"Half of them are empty for 48 weeks a year. And they’re being heated!" says Hanspeter Danuser, head of St. Moritz Tourism since 1978, who came up with the tax idea. "We sold the cow instead of the milk," he says, when I visit him in his downtown office. A 2005 law limiting new residential construction has made prices skyrocket. The Shah of Iran’s villa (built in the 1960’s) just sold for about $34 million. Recent marquee developments include two from architect Norman Foster: Chesa Futura, a beautiful blob-like wooden apartment building completed in 2003, and Murezzan, his residential development in the center of town, with its chic restaurant, Post Haus.
Both of these projects (and especially Chesa Futura) are striking and elegant and cool, more proof that Foster is the great architect of our age (just an opinion, of course), but they are also emblematic of the changes here. The luxury real-estate market is booming at the expense of affordable, middle-of-the-market places like the now-closed Albana and Posthotel, which were four-star properties before being incorporated into the Murezzan development. Danuser’s idea is to force absentee owners to rent their residences out or pay a punitive tax. This would draw a broader spectrum of people to town, not just the extremely wealthy. "But," he says, "people are afraid of the new. And in Switzerland, property is holy." He laughs. "They call me an old radical, a communist Alp Marxist. But we need to solve the problem before the bureaucrats in Bern decide to do it for us." The proliferation of vacation houses is a political issue—and not just in the Swiss capital. Many wish to preserve the authentic character of the country’s small villages.
On my way out of Danuser’s office, one of his assistants asks how I’m enjoying St. Moritz. "Have you been to La Baracca?" he asks. "I’m going, I’m going!" I answer.
After all the talk of over-the-top, $20 million villas inhabited by the super-rich for a few weeks a year, I jump at the chance when a friend invites me to see one and meet its owner. Luca Bassani is the Italian founder of Wally, a company that makes superfast, high-tech megayachts, the sort of things James Bond would pilot and which cost even more than St. Moritz villas do. Bassani’s house in Suvretta, a hillside area in St. Moritz, is quietly spectacular, with lots of pale woodwork and lots of light. It’s built in the traditional Engadine style, with modern touches: floor-to-ceiling windows, bent-wood chairs, a squash court, a pool, and art photography on the walls. Bassani and his family spend weekends here all winter, and summers in Portofino.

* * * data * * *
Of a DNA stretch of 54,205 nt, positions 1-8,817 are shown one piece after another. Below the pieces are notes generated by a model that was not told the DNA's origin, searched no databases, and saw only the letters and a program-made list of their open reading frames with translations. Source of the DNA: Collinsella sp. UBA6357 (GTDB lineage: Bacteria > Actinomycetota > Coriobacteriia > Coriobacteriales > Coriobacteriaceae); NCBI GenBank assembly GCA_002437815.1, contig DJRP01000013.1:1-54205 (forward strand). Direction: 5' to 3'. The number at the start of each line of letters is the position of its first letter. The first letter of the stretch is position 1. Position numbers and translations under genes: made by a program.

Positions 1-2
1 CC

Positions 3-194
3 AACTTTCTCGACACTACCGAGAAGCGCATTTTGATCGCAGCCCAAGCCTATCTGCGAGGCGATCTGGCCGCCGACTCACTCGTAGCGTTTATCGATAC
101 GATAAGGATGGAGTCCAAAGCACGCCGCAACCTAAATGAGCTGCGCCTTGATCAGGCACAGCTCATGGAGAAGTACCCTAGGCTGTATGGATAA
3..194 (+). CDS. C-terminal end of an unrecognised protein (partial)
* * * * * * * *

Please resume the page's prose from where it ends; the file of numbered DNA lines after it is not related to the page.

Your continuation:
He built the house in 2000, he tells me while showing me around, and plans to build another on an adjacent plot of land and then sell it. He met some potential Russian buyers who wanted both houses—this one and the yet-to-be-built property next door. Bassani doesn’t say what the offer was, but laughs at the memory of the astronomical sum. "They also asked if it would be possible to install bulletproof glass." He told the Russians he wasn’t selling.
But of course, they’re buying anyway, and they’re not all Russians. Lakshmi Mittal, the London-based Indian industrialist, recently built what is said to be the most expensive villa in town. He had to arrange for 24-hour security at the construction site to protect the house’s gold-plated radiators.
My thought is to leave the hotel in good hands when we die," says Hansjürg Badrutt, owner of the Palace, explaining why he and his wife recently announced they were bequeathing the hotel to its general manager, Hans Wiedemann. I’m sitting in the lobby with the two men, who, after only four years of working together, have a father-and-son-style relationship that seems warm and absolutely genuine. The Badrutts have no children, and the backstory to their unusual act of generosity is an estranged cousin’s sale of his shares in the hotel to an Italian real-estate speculator; leaving their large ownership majority to Wiedemann is an act of legacy preservation.